No lectures – keep you talks to a minimum. No more than a few minutes. They learn by doing, not by listening.
Kids need to stay hydrated. Thirsty kids are grumpy kids. There is lots of information on dehydration and sports. Take a few hours one afternoon and research on it.
Have Fun. Rule number one at all games is have fun. Bring a chair and relax. The parents are getting to relax and enjoy the game so why not you? Enjoy the fact that the kids are out there running up and down the field and down and up the field. Working their brains, hearts, lungs and muscles and having a great time doing it. If they make a mistake, make a note and try to correct it at the next practice. This is their game so let them play. This is a good time to watch for those pesky sideline coaching parents. If they want to coach tell them to fill out the forms and get on your side of the field.
Instruct your parents to sit on the opposite sidelines from you. That is not diagonal or behind the goal lines. You want to look up and see their smiling faces across the field from you as they cheer the team on. Another point is sit. Standing parents move about too much and start cheering the wrong person on, mainly the referee who does not take to cheering very well. Plus they move about and get all sweaty, block the other parents from seeing the game and stuff. Inform the parents/family/friend/pets their place is between the center line and the top of the penalty box (the BIG box in front of the goals) starting 6 feet back from the touch line (sideline for you football people). It is quite permissible for them to sit even farther back but 600 yards makes it hard to see and hear the game.
Every kid plays. Every player is required to be allowed to play a minimum of 50% of the game. If you have a large team is can be challenging but take a pen and paper with you and its not too bad. Or enlist a player time keeper from one of your parents and make them an assistant coach. If you have a kid who is being disciplined for one reason or another then tell the referee before the game starts. Read your coaches handbook on the specific rules. Don’t make a habit of doing this or our D&P VP may be calling you.
Red card last game. Bad player (or bad coach) you should never get a red card. You need to follow the current rules in dealing with a sit-out. Basically you need to have the fact that the player (or coach) is serving a red card (suspension) for this game. There is now a suspension form that must also be taken to the game. If you forget and play, or forget the form and get the required signatures then you will be treated like Mr. Phelps of Mission Impossible. Everyone will disavow any knowledge of your player (or you) serving the suspension, you will forfeit that game and your player (or you) will have to sit out one more game. Red cards are serious.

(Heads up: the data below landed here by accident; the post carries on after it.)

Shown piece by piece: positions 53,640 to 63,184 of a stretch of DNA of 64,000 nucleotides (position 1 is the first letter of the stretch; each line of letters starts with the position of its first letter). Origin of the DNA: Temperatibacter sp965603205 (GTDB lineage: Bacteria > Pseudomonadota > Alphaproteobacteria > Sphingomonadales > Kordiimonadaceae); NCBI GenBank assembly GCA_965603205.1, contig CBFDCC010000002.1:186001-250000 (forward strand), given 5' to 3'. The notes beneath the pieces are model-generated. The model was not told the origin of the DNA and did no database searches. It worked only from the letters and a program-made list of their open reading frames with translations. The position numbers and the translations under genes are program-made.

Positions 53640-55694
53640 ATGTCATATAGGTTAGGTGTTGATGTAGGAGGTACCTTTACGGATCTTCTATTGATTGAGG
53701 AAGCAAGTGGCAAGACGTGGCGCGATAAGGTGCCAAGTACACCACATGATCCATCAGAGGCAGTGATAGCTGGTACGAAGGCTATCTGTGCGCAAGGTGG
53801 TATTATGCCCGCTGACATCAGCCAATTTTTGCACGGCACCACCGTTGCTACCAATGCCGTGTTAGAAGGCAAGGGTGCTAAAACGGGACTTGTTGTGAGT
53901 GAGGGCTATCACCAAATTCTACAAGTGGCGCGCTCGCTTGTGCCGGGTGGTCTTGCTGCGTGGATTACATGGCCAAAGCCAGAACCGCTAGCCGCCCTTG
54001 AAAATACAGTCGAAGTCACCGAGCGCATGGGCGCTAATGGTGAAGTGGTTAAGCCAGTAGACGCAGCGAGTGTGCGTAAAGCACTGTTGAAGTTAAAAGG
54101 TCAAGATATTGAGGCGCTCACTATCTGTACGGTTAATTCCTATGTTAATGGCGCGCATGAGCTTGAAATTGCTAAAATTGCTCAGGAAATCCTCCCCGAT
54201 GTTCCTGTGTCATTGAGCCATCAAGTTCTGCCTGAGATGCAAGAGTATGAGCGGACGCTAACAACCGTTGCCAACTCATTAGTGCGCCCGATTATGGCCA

Game cards. Turn in your game cards or face the wrath of our scorekeeper. Missing game cards cost the club $25 every time one shows up missing . They are placed in a top secret location known only to the scorekeeper and a few select coaches. If you don’t know where then call the scorekeeper or attend the monthly club meeting. Details for the meeting are found on the board and meeting page.
Team doing pretty well and you think you might make the play-offs? You better have all your team documentation in place.
Play-off Advancement Form. You have to have this one completed and turned in long before you get close to the play-offs. If you have not filled one out you are not going to the play-offs, even if the top 5 teams drop out and you are number 6. Talk to your parents and ask them to commit because if you say yes and only 3 kids show up the club is fined and a black mark goes on your permanent record. Its a nasty thing. Also its a bad thing to not being able to go to the play-offs because you forgot to fill out a silly bit of paper.
NOTE: If you do well, you make it to all the way to eastern district and possibly state finals. Each year those games are help someplace and normally not here. The BAYSA website eventually lists locations. They can be anywhere from Beaumont to Corpus Christi to Austin. If you want to see a few of those games here, speak up at the club meetings and volunteer to help organize them. Its like a mini tournament over one weekend.
Penalty Points Report. Once you advance to Eastern District Play-offs life gets more complicated. You need another bit of paper called a penalty points report which shows every yellow and red card your team has received. If your team has been good boys or girls it will be mostly blank otherwise it will list in grizzly black and white every mistake you claim the referees made regarding fair play.
Lots of them on the net.
Club meetings and other coaches.
I don’t know. Maybe just have fun.